Climbing out of the crib is a sign of a major turning point in your child’s life and yours.
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For the past two years, my wife and I have been enjoying our sleep because our son was well sleep trained and spent most nights sound asleep in his crib from 8 p.m. to 7 a.m. We did not consider what would happen when our son outgrows his crib and is no longer “quarantined” to a confined space ….
The scene: I put my son, Jake, down to sleep at 8 Wednesday night, which is our normal bedtime routine. The little guy sleeps in his own room down the hall from our bedroom. He is a solid sleeper and enjoys sleeping in his crib. My wife and I are not the parents who did co-sleeping in our bedroom or allow our son to sleep in our bed. So, you can imagine my surprise, when someone was tapping me out of a deep sleep at 2 in the morning, and it wasn’t my wife. Jake was holding an empty box of tissues from our bathroom and telling me that we “need new box of tissues.” Instead of explaining to Jake that I don’t need a tissue, nor do I have to refill the box at 2 a.m., I scooped him up and quietly placed him back into his crib. As some parents know, the game was over for having our toddler contained in his crib every night.
Fortunately, Jake decided to spend the rest of the night in his crib (I still didn’t sleep a wink as I was half expecting him to come back later for another visit or imagined him scampering around the apartment unsupervised). When he awoke in the morning, he decided climbing out of the crib was best, did so and visited me while I was in the shower. As an active father who takes napping, sleeping and schedules pretty seriously, I realized things were not going to fare well for his afternoon nap. The scene here was almost comical: I put our son down for his afternoon nap and watched via the video monitor him climbing in and out of the crib at will … it was a game to him. To avoid injury, I popped the little guy into his stroller, and he fell asleep as soon as we hit the great outdoors.
I was exhausted and fed up that things were slowly going to spiral out of control. We went to Planet Kidz, a local and overpriced one-stop shop for everything baby/toddler. I bought a pressurized gate for my son’s room and a bed rail to keep him inside what would become his “Big Boy Bed” as soon as we got home. I was determined to get back on track with the sleep routine!
I pulled off the front side of the crib and converted it into a “big boy bed.” The next step was to discuss some of my challenges with a friendly and knowledgeable sleep expert, Dr. Whitney Roban of Sleep-EEZ-Kidz. Sure, the door gate made common sense for safety, but I was treading in uncharted territory, and wanted to ensure I was navigating on the right path. Dr. Roban suggested:
- a reward system similar to that of a potty training process to incentivize my son to stay in his bed instead of roaming free in his room all night.
- NOT to put a comfy duvet cover on the floor in case my son rolls off (my intended plan) so his new bed becomes his ONLY sleep option.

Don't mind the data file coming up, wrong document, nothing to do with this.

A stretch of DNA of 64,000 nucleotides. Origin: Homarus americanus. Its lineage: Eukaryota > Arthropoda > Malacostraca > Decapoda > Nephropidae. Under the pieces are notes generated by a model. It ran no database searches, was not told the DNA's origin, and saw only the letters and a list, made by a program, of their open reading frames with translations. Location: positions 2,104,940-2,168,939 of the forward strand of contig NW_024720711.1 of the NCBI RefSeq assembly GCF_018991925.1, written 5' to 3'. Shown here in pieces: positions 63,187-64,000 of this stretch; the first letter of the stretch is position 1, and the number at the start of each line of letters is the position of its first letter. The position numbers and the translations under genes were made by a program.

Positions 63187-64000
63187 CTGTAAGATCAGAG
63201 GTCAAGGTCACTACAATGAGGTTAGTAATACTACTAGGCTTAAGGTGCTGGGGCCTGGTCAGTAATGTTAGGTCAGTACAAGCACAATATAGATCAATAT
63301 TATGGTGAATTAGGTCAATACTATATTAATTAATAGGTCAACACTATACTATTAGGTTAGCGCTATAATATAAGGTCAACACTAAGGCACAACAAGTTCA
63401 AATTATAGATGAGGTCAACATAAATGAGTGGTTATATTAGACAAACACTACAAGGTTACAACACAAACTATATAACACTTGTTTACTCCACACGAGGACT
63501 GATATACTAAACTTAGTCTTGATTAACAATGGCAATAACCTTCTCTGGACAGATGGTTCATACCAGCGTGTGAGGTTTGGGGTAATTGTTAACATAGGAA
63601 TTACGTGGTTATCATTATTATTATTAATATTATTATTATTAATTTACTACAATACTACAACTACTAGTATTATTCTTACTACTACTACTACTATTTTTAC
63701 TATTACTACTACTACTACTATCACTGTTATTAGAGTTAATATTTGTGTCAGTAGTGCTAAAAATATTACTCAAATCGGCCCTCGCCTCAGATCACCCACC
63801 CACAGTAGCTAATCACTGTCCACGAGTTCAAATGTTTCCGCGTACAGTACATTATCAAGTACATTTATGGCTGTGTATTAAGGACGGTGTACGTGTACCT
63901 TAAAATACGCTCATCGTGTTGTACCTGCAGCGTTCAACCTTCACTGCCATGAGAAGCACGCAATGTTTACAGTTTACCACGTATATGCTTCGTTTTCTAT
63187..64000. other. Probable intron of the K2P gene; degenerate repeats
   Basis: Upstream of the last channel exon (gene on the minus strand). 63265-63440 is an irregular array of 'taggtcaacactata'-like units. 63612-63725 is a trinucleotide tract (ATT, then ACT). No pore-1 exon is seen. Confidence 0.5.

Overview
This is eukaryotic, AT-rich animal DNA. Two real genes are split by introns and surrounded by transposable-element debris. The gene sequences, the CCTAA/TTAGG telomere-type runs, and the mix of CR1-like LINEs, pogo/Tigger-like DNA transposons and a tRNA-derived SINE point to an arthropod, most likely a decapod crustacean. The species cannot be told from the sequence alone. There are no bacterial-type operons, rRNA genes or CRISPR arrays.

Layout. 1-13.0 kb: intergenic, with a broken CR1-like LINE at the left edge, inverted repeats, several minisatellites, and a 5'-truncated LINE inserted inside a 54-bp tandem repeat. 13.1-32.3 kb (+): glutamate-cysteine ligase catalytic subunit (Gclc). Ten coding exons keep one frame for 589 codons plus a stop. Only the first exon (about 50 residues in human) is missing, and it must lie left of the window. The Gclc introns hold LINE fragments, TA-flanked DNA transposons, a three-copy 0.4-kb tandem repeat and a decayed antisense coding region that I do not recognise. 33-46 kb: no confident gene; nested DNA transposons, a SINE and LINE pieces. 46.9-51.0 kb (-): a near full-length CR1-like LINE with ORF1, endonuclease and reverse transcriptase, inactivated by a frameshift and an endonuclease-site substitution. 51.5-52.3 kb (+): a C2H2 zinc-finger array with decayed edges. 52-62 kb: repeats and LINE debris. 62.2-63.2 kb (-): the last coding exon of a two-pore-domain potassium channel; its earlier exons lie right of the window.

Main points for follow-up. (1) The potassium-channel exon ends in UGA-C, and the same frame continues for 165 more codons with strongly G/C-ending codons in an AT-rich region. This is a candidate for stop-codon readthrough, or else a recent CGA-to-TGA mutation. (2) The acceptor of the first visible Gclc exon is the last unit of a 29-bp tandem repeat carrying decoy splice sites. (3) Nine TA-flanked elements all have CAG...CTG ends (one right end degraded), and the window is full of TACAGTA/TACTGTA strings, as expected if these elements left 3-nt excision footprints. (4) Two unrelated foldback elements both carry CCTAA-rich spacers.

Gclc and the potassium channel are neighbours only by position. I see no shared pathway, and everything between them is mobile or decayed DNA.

How are things going?
Most importantly, Jake’s night sleep seems to be a fairly smooth transition. He sleeps in his big boy bed through the night and goes down relatively quickly. The main difference is in the morning. When he hears my wife getting ready for work, he knows he can pop out of bed independently, so he is up a bit earlier and stands by his door calling for us ready to start the day.
Unfortunately, my son’s nap is an utter disaster since the transition to the toddler day bed. We use the same routine in the past of lunch, books, nap time … only, as soon as I close his door, he pops out of his bed and starts playing with everything in sight.
Day 1: I watched him in the monitor throwing his balls all over the place and then neatly place all 20 of them in his bed = no nap.
Day 2: I tried again to nap him in his room – no such luck! After watching him climb on his toddler guard rail and jump down several times as well as throwing the balls around the room — I scooped him up for a stroller nap — he napped for 90 minutes in the stroller.
Day 3: I tried again to nap him in his room without the balls or the toys he usually plays with — no such luck! He found some other stuff that was entertaining – like his books and stuffed animals. After watching him climb onto his toddler guard rail and use that as a chance to climb over the gate on his door, I threw down the towel. I scooped him up for a stroller nap – he napped for 90 minutes in the stroller.
I have learned a lot through this extremely frustrating nap process. First, my son in still in need of an afternoon nap. Second, psychologically, even though he is exhausted, the freedom of his room during a daytime nap, trumps sleep. Third, I need my son to take his nap so I can have some downtime. Fourth, the stroller works, but what happens in the event of rain or snow: S.O.L? Fifth, I refuse to try to nap my son in his room anymore so he does not learn any negative behaviors that could translate to night sleep. Finally, these nap challenges that I am facing and whining about are not major issues. Most importantly, for the most part, our son is a healthy and happy toddler … and that is what really counts for our family. This phase will end at some point, but I would be fibbing to you if I din’t say it is driving me bonkers.
Please feel free to share your best practices or infinite wisdom on how to get my son to be successful at napping at home again.